The institute possesses the National Genebank with the capacity being more than 400,000 accessions and the National Introduced Germplasm Testing and Quarantine Base as well as modern facilities for crop germplasm analysis. The germplasm collections for barley includes 20,000 accessions, of which about 1500 are wild barleys. Most are 6 row. Most of the accessions need to be evaluated for agronomic characteristics such as height, kernel number and size, and disease resistance, mainly powdery mildew, barley stripe and barley yellow mosaic virus. Funding is the limiting factor for the full evaluation.
Discussions were made on the current state of negotiations on import of Australian wheat and barley. Concern was expressed about the import or growing of GM cultivars in China, and it was suggested that caution was needed. China was looking at ways to detect GM imports and in future will require a statement of origin and export to exclude imports of GM commodities.
Beijing Yanjing Beer Corporation is the biggest beer producer in China. It is state owned, and since 1980 has built up from 10,000 t/annum beer initially to 1.2 m t, 5% of the total Chinese market, and 1.5 m bottles are produced daily. They use 140,000 t of barley annually with 98% being imported, which is chosen on the basis of price and quality (mainly protein content and diastatic power). β-glucan is not regarded as important, as they use charcoal filters, and a proportion of rice in the mash adds extra starch. The 2% local barley used is for head retention (foam), as Canadian barley is poor in this regard. The research in Australia on foam positive proteins at the Waite Institute is relevant in this regard. Of the imports, 50% is from Australia since the quality of Australian barley is considered very good. However, in recent years, the price of Australian barley has been higher than Canadian barley prices and higher than European countries such as France, thus China has been buying barley from France and Canada. If the price is not too high they are still willing to use barley from Australia.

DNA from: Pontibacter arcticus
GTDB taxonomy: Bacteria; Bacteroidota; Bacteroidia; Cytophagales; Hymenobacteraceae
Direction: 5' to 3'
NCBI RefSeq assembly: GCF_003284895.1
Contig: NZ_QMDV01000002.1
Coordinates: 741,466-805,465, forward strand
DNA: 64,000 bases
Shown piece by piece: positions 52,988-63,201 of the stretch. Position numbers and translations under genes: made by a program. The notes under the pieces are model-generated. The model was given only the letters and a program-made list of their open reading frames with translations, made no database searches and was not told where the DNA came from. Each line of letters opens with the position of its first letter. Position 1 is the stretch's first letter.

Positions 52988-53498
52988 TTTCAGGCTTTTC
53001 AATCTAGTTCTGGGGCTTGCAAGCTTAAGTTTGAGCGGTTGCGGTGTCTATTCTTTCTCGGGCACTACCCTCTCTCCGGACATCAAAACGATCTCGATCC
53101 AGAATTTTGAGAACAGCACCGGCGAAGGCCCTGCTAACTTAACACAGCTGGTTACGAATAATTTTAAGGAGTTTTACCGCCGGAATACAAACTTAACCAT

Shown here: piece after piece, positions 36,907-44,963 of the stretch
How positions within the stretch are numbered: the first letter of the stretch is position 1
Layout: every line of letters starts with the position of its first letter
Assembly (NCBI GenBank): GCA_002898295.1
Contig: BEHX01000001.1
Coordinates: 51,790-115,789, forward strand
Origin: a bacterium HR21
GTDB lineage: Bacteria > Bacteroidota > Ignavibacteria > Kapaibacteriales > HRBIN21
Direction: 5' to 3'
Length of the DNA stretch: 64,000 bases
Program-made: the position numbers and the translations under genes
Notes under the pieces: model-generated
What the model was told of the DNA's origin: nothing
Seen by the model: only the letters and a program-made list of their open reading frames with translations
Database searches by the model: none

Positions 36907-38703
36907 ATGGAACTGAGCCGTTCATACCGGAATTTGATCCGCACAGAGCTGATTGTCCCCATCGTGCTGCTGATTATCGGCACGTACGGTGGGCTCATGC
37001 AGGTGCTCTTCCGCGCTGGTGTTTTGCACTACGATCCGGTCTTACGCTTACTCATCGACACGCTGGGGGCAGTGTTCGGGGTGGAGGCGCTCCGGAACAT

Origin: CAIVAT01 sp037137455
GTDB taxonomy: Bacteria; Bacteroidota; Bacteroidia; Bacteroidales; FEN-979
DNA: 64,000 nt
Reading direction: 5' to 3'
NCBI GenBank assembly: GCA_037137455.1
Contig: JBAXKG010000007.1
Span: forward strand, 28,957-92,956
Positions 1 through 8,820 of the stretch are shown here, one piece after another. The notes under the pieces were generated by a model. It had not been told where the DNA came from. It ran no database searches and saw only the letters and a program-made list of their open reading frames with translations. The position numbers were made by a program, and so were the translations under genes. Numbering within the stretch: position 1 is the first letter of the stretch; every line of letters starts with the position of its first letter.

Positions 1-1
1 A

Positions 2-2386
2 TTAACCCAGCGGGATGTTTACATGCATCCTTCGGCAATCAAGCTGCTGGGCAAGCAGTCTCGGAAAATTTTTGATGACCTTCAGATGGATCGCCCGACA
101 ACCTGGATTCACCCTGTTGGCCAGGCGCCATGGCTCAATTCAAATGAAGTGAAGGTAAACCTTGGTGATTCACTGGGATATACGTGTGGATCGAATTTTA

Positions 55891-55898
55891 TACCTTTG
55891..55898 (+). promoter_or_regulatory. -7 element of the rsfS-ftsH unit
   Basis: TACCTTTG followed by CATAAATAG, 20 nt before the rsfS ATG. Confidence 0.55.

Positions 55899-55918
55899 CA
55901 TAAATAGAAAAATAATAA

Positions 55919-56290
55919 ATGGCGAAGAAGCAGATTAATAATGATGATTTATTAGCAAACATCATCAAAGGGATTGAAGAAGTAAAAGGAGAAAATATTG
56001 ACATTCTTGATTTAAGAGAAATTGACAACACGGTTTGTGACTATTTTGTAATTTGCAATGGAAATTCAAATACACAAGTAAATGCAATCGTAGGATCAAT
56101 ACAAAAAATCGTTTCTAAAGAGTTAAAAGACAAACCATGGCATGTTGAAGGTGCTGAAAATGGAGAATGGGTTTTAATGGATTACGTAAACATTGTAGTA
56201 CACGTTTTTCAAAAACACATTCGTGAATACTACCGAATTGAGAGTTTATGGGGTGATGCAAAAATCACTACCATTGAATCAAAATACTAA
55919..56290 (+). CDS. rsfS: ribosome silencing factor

Jiangsu is a sister province of Victoria. The province has about 5% of the arable land in China, but produces over 8% of the food grain, and 10% of China’s GDP. The province is only 1% of China in area, but has 72 m people on its 100,000 km2, (720/km2), which is the highest population density other than in Beijing and Shanghai.
Jiangsu is the leading barley producing province, with 310,000 ha particularly in the saline soils of the coastal areas (120,000 ha). The barley area has declined from 1.5 m ha in the 1950s. Average yields are 4 t/ha which is 70% higher than the national average, with up to 6 t/ha in more favourable areas and a potential of 7.5 t/ha. Jiangsu has 10-15% of the Chinese barley area, and 30-40% of production. In this area most of the crop is autumn/winter sown, compared to low yielding spring sown crops in the western provinces of China. Currently about 50% of the barley is used for malting, using Japanese varieties to some extent. The main problem with barley from small producers is variability in germination.